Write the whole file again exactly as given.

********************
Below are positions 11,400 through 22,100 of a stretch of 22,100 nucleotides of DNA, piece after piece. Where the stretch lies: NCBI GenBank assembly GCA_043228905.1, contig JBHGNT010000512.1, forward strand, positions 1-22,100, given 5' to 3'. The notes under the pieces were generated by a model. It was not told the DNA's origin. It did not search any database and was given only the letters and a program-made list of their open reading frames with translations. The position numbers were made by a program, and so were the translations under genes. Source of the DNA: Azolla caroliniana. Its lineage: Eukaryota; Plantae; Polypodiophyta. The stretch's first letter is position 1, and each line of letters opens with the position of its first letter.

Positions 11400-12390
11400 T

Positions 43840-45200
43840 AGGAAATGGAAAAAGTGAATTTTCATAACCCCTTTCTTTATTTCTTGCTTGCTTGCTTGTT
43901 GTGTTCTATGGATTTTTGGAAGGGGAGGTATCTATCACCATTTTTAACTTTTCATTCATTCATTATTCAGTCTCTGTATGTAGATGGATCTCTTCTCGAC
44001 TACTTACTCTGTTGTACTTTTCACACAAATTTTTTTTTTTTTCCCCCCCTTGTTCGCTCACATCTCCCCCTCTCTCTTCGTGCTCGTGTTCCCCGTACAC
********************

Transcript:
Below are positions 11,400 through 22,100 of a stretch of 22,100 nucleotides of DNA, piece after piece. Where the stretch lies: NCBI GenBank assembly GCA_043228905.1, contig JBHGNT010000512.1, forward strand, positions 1-22,100, given 5' to 3'. The notes under the pieces were generated by a model. It was not told the DNA's origin. It did not search any database and was given only the letters and a program-made list of their open reading frames with translations. The position numbers were made by a program, and so were the translations under genes. Source of the DNA: Azolla caroliniana. Its lineage: Eukaryota; Plantae; Polypodiophyta. The stretch's first letter is position 1, and each line of letters opens with the position of its first letter.

Positions 11400-12390
11400 T

Positions 43840-45200
43840 AGGAAATGGAAAAAGTGAATTTTCATAACCCCTTTCTTTATTTCTTGCTTGCTTGCTTGTT
43901 GTGTTCTATGGATTTTTGGAAGGGGAGGTATCTATCACCATTTTTAACTTTTCATTCATTCATTATTCAGTCTCTGTATGTAGATGGATCTCTTCTCGAC
44001 TACTTACTCTGTTGTACTTTTCACACAAATTTTTTTTTTTTTCCCCCCCTTGTTCGCTCACATCTCCCCCTCTCTCTTCGTGCTCGTGTTCCCCGTACAC